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First Extended Stay in Space by a Japanese Astronaut - Astronaut Koichi Wakata's Mission on the International Space Station -

The Importance of Challenging New Things

Q. Astronauts Soichi Noguchi and Satoshi Furukawa are scheduled for long-duration missions in space in the near future. What's the agenda for them?

Astronauts Soichi Noguchi (left) and Satoshi Furukawa, scheduled for ISS expeditions
Astronauts Soichi Noguchi (left) and Satoshi Furukawa, scheduled for ISS expeditions

Various data can be obtained as a result of a Japanese astronaut going to space. The more of us go, the greater the range of scientific experiments that can be carried out, which allows us to accumulate valuable new data. We can also expect interesting results from educational and art activities in the microgravity environment. For example, during my mission, we carried out unique experiments chosen from applications by the public. We also tried some art experiments, such as dancing in a weightless environment. I believe that new agenda are born in the process of trying out many different things, and further discoveries are made from there. I hope that the next Japanese astronauts flying on long-duration missions in space will try as many new and different things as possible.

Q. How would you like to use your space experience in the future?

Astronaut Wakata in the Russian Service Module Zvezda (Courtesy of NASA)
Astronaut Wakata in the Russian Service Module Zvezda (Courtesy of NASA)

I had been on two short shuttle flights in the past, but a long-duration mission was an absolutely new and different experience for me. Having done this, I would like to support my astronaut colleagues for their space flights. Also, I would like to apply what I have learned throughout my career as an astronaut, and contribute to the success of Kibo and the entire ISS project, as well as to future human space activities of Japan and the world.

New Potential for Space Travel

Q. Did you gain a sense of real possibility that humans could go to Mars or live in space in the future?

Astronaut Wakata with water recycled on the ISS (Courtesy of NASA)
Astronaut Wakata with water recycled on the ISS (Courtesy of NASA)

I think that we already have the technology to go to Mars, and that we will be flying to Mars in the near future. You could say that human space exploration is in the long run in part crisis management for humans to ensure the survival of our species. But developing the knowledge and technology for our survival in space is not only about expanding the human frontier into space; it also generates new technologies that can help us protect the Earth's environment, such as efficient solar power generating capability.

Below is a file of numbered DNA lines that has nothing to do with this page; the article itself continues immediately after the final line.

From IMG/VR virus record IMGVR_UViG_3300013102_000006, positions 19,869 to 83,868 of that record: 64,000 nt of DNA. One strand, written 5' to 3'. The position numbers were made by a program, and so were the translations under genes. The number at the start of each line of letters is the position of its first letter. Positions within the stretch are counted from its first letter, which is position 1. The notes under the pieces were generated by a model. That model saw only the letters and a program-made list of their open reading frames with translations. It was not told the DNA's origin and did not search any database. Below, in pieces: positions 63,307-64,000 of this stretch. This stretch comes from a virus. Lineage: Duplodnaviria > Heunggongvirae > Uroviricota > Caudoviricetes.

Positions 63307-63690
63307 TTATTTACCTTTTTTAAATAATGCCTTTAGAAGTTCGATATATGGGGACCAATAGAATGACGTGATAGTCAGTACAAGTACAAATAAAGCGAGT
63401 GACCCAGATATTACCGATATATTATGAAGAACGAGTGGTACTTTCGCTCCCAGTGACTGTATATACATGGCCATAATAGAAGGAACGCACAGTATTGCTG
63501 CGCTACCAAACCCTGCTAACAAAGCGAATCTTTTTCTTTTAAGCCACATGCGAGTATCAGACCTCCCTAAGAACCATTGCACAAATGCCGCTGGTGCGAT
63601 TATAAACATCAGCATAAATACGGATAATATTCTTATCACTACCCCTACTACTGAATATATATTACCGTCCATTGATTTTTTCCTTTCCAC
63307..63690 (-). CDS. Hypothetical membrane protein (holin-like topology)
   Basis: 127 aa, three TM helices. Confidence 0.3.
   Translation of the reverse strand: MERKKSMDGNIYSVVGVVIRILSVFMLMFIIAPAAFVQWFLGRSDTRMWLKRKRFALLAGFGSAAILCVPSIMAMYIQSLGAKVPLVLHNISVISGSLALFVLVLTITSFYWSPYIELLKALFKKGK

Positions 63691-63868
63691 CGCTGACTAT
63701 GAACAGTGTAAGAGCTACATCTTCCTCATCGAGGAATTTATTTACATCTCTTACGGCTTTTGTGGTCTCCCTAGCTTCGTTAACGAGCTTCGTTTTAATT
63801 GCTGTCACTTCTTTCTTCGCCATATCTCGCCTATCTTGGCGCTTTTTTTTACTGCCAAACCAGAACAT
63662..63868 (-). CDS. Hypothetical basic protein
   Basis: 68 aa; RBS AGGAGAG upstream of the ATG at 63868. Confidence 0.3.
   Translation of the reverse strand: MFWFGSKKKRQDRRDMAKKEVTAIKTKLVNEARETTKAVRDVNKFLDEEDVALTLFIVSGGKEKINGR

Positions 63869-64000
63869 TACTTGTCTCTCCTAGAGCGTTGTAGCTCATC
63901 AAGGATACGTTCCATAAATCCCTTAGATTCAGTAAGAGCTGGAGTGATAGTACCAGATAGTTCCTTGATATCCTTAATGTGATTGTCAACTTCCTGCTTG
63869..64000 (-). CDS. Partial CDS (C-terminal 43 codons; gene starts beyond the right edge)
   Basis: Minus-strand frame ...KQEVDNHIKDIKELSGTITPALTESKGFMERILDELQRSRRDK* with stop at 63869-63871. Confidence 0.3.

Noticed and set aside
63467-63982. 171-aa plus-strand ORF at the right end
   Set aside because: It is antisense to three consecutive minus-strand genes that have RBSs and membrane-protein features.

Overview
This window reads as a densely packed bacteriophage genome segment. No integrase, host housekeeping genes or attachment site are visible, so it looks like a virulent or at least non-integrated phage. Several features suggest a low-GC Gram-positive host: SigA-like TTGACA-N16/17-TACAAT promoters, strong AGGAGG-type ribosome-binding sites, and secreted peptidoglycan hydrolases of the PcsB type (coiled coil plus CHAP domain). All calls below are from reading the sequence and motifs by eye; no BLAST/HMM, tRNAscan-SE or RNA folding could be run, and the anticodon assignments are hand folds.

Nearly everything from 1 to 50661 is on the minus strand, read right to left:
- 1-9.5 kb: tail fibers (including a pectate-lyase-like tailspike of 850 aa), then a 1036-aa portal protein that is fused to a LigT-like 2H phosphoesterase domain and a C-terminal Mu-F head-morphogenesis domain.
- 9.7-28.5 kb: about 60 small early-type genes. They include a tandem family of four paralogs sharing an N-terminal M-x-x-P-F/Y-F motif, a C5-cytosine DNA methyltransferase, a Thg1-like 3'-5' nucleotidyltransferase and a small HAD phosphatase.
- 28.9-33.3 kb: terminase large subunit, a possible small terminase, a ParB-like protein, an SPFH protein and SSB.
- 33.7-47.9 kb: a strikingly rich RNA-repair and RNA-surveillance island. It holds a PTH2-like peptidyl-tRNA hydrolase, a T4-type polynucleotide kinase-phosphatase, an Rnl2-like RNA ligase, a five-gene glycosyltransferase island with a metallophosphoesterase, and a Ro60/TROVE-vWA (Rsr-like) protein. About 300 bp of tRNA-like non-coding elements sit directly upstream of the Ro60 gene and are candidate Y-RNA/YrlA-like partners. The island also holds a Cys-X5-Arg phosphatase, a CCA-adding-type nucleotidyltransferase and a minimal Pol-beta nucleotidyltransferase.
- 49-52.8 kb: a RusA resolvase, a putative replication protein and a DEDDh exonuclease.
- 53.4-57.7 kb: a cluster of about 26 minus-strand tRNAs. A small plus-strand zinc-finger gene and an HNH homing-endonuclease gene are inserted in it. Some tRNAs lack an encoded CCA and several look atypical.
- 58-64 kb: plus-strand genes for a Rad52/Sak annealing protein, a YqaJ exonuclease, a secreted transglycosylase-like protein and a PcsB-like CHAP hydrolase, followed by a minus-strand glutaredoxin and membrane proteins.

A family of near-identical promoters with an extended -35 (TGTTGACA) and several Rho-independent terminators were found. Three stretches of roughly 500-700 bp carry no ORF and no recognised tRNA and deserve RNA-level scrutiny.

As we progress with human space activity, it is crucial to think deeply and consistently about how it can benefit our daily life on Earth. For example, during my mission, we started using a urine recycling system, which turns urine into drinking water. We drank this water. It tasted as good as regular drinking water. To fly as far as Mars, we must have a complete water recycling system, since we can only take a limited amount of water with us. Apart from the water circulation system, the ISS is equipped with various systems similar to those we have on Earth to ensure our survival, such as temperature control and CO2 removal. In that sense, the ISS can be called a "mini-Earth." I am sure that the technology developed for sustaining life in space will increasingly contribute to the protection of the environment on Earth.

Q. Do you think you could have stayed in space longer than you did?

Astronaut Wakata traveling in Kibo (Courtesy of NASA)
Astronaut Wakata traveling in Kibo (Courtesy of NASA)

This is a very interesting question. The Russian cosmonaut Valeri Polyakov stayed on the Mir space station for 14 consecutive months. In fact, on March 15, when I was launched into space, and 2 days later, on March 17, when my shuttle docked with the ISS, I asked myself how long I could live on the space station. I had the impression that the ISS was quite a comfortable living quarter. Thus, I estimated I could be there for a year. I was curious to see how my feelings would change as time passed. Four and a half months later, just before my return to Earth, I asked myself the same question, and thought I could handle staying there for another year. Making a comprehensive judgment based on the living environment, the volume of work, the life pattern, food, and psychological support I was given, I thought that, if I tried, I could stay in space for one year and a half-another year in addition to my 4½ months in space.